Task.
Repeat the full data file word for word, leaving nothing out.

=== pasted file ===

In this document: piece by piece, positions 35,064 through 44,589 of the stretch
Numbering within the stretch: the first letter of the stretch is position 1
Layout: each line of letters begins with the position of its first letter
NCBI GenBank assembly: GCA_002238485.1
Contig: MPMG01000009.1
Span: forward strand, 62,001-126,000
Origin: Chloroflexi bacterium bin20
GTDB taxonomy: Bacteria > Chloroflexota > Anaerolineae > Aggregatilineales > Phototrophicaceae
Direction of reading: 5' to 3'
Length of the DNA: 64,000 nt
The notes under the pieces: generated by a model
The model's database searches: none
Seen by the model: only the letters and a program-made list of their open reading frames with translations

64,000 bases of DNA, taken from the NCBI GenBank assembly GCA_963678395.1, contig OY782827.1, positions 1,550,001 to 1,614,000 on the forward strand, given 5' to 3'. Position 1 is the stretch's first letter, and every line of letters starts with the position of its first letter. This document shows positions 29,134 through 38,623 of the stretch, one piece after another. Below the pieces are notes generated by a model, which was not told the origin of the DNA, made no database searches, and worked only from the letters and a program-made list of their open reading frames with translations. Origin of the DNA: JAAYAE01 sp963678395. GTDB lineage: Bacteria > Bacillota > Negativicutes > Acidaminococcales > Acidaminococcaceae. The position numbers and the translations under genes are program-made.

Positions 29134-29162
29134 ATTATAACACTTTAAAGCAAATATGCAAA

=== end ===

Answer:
In this document: piece by piece, positions 35,064 through 44,589 of the stretch
Numbering within the stretch: the first letter of the stretch is position 1
Layout: each line of letters begins with the position of its first letter
NCBI GenBank assembly: GCA_002238485.1
Contig: MPMG01000009.1
Span: forward strand, 62,001-126,000
Origin: Chloroflexi bacterium bin20
GTDB taxonomy: Bacteria > Chloroflexota > Anaerolineae > Aggregatilineales > Phototrophicaceae
Direction of reading: 5' to 3'
Length of the DNA: 64,000 nt
The notes under the pieces: generated by a model
The model's database searches: none
Seen by the model: only the letters and a program-made list of their open reading frames with translations

64,000 bases of DNA, taken from the NCBI GenBank assembly GCA_963678395.1, contig OY782827.1, positions 1,550,001 to 1,614,000 on the forward strand, given 5' to 3'. Position 1 is the stretch's first letter, and every line of letters starts with the position of its first letter. This document shows positions 29,134 through 38,623 of the stretch, one piece after another. Below the pieces are notes generated by a model, which was not told the origin of the DNA, made no database searches, and worked only from the letters and a program-made list of their open reading frames with translations. Origin of the DNA: JAAYAE01 sp963678395. GTDB lineage: Bacteria > Bacillota > Negativicutes > Acidaminococcales > Acidaminococcaceae. The position numbers and the translations under genes are program-made.

Positions 29134-29162
29134 ATTATAACACTTTAAAGCAAATATGCAAA